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Bush’s presidency hadn’t cratered, no Trumpism if the party hadn’t alternated between stoking and ignoring working-class grievances, no Trump as front-runner if the party leadership and his rivals had committed fully to stopping him before now.But Trumpism is also a creature of the late Obama era, irrupting after eight years when a charismatic liberal president has dominated the cultural landscape and set the agenda for national debates.
They view him as the strongest, most dominant, most assertive political figure they have ever seen. In “The Republic,” Plato writes of Thrasymachus debating Socrates over the meaning of justice.In an odd bow to Nietzschean ethics, they respect and applaud his Will to Power. Thrasymachus, a cynical Sophist, insists that justice has no intrinsic meaning but is merely a pretty word for what is in the interest of the stronger party.And so the man who openly admires tyrants like Vladimir V. Set aside, too, that he has demonstrated no ability for statecraft or the actual administration of government and has demonstrated much incompetence at business to boot. Life is a competition to get more money and more power; that is what defines success.The adhesive that binds Trumpkins to their messiah can be dissolved by neither facts nor eloquence.” Even so, I have searched for plausible reasons that explain the inexplicable mob behind Trump. Trump won a plurality of evangelical votes in each of the last three Republican contests, in New Hampshire, South Carolina and Nevada.He won the glowing endorsement of Jerry Falwell Jr., the president of Liberty University, who has called him “one of the greatest visionaries of our time.” Last week, Pat Robertson, the founder and chairman of the Christian Broadcasting Network, told Mr.Trump’s strongest supporters aren’t archconservatives; they’re white working-class voters, especially in the Rust Belt and coal country, who traditionally leaned Democratic and still favor a strong welfare state.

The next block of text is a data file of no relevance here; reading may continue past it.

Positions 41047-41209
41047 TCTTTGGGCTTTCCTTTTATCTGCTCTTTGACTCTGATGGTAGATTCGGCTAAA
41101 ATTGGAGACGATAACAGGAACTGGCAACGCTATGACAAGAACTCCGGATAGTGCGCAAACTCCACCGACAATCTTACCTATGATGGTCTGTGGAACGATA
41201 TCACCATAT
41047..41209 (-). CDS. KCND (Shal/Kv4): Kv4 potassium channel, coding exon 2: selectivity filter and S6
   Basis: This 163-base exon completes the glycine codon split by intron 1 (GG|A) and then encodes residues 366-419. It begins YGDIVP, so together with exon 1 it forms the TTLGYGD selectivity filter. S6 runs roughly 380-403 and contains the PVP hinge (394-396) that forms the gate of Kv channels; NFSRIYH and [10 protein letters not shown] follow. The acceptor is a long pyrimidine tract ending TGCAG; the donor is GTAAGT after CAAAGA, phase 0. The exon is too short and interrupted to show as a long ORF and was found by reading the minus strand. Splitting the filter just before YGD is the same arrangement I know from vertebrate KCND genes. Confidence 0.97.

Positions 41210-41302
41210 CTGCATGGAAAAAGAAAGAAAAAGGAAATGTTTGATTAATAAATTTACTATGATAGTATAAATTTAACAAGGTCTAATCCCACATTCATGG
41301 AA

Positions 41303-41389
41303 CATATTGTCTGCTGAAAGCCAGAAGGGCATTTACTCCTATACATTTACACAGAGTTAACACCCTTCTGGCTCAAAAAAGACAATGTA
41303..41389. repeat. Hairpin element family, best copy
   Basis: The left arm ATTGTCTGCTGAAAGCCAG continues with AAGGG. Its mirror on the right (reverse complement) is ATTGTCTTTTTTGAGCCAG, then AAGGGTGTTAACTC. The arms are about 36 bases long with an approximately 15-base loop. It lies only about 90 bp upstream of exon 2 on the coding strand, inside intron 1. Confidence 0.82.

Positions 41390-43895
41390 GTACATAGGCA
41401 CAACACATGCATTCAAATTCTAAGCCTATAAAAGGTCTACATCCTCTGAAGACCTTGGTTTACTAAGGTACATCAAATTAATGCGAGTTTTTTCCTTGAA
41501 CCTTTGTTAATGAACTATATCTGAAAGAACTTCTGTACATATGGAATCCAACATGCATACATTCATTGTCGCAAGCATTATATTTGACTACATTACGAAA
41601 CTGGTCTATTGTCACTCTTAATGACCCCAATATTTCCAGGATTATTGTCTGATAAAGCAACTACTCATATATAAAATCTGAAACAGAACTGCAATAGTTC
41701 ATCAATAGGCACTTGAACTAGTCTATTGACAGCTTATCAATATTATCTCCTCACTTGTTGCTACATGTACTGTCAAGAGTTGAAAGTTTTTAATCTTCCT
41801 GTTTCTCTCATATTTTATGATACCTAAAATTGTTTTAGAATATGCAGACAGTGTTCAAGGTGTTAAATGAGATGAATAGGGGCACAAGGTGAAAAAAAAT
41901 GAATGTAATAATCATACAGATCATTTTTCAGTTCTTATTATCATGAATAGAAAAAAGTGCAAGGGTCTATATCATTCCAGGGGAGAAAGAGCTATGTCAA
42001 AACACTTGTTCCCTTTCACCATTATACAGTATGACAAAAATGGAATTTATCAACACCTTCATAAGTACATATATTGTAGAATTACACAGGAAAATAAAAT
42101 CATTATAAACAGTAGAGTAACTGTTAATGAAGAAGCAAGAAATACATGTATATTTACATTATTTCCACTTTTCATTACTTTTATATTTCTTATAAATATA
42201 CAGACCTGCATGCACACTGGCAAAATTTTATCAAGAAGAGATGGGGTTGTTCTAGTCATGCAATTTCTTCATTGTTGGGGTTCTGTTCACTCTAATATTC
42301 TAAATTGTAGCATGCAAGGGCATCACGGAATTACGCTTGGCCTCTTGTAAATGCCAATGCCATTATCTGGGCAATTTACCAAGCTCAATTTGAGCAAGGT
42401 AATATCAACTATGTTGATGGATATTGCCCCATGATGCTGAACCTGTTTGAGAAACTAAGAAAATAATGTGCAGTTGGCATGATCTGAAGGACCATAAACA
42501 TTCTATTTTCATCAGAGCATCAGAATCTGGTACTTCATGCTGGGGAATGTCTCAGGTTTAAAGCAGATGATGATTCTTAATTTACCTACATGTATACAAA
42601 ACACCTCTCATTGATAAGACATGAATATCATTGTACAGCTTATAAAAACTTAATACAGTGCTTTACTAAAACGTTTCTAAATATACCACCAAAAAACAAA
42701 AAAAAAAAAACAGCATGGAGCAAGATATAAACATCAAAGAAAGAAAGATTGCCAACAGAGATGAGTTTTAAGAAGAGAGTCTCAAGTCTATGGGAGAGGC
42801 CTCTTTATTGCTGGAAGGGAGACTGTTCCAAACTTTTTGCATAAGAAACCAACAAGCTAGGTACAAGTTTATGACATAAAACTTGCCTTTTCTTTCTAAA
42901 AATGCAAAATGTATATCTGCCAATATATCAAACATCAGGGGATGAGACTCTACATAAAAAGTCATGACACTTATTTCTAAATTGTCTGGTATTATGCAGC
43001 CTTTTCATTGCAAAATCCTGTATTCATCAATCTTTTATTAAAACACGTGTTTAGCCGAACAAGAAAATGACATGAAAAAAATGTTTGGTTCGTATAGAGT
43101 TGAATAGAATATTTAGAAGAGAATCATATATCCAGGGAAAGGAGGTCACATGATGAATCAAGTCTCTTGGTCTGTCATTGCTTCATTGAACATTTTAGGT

These voters had been drifting away from the Democratic Party since the 1970s, but Obama has made moves that effectively slam the door on them: His energy policies, his immigration gambits, his gun control push, his shift to offense on same-sex marriage and abortion.
Part of the explanation is that many evangelicals feel increasingly powerless, beaten down, aggrieved and under attack.
A sense of ressentiment, or a “narrative of injury,” is leading them to look for scapegoats to explain their growing impotence. Lewis wrote, “We must picture hell as a state where everyone is perpetually concerned about his own dignity and advancement and where everyone has a grievance.”Mr.
If Obama proved that you can run a presidential campaign as an aspirational cult of personality, in which a Sarah Silverman endorsement counts for as much as a governor or congressman’s support, Trump is proving that you don’t need Silverman to shout “the Aristocrats! He’s also proving, in his bullying, overpromising style, that voters are increasingly habituated to the idea of an ever more imperial presidency — which is also a trend that Obama’s choices have accelerated.
Having once campaigned against his predecessor’s power grabs, the current president has expanded executive authority along almost every dimension: launching wars without congressional approval, claiming the power to assassinate American citizens, and using every available end-around to make domestic policy without any support from Congress.
It was possible to be a culturally conservative skeptic of mass immigration in the Democratic Party of Bill Clinton. Of course this process has been a two-way street, as bigotry inclined some of these voters against Obama from the start, or encouraged them to think the worst of him eventually.